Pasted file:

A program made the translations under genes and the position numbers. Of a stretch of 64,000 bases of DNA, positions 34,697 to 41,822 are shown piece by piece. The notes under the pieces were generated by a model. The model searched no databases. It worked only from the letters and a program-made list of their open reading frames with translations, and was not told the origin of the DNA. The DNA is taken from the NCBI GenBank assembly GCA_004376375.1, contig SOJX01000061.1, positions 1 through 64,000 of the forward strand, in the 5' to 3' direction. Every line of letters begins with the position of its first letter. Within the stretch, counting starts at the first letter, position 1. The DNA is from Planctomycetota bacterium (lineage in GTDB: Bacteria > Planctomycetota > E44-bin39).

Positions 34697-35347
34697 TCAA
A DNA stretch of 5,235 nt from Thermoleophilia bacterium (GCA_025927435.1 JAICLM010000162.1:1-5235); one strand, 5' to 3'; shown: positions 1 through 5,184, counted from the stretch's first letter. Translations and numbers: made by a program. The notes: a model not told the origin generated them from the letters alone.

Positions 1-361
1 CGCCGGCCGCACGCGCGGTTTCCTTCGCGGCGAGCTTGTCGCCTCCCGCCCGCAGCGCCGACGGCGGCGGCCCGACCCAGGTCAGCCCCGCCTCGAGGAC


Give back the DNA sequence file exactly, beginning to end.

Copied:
A program made the translations under genes and the position numbers. Of a stretch of 64,000 bases of DNA, positions 34,697 to 41,822 are shown piece by piece. The notes under the pieces were generated by a model. The model searched no databases. It worked only from the letters and a program-made list of their open reading frames with translations, and was not told the origin of the DNA. The DNA is taken from the NCBI GenBank assembly GCA_004376375.1, contig SOJX01000061.1, positions 1 through 64,000 of the forward strand, in the 5' to 3' direction. Every line of letters begins with the position of its first letter. Within the stretch, counting starts at the first letter, position 1. The DNA is from Planctomycetota bacterium (lineage in GTDB: Bacteria > Planctomycetota > E44-bin39).

Positions 34697-35347
34697 TCAA
A DNA stretch of 5,235 nt from Thermoleophilia bacterium (GCA_025927435.1 JAICLM010000162.1:1-5235); one strand, 5' to 3'; shown: positions 1 through 5,184, counted from the stretch's first letter. Translations and numbers: made by a program. The notes: a model not told the origin generated them from the letters alone.

Positions 1-361
1 CGCCGGCCGCACGCGCGGTTTCCTTCGCGGCGAGCTTGTCGCCTCCCGCCCGCAGCGCCGACGGCGGCGGCCCGACCCAGGTCAGCCCCGCCTCGAGGAC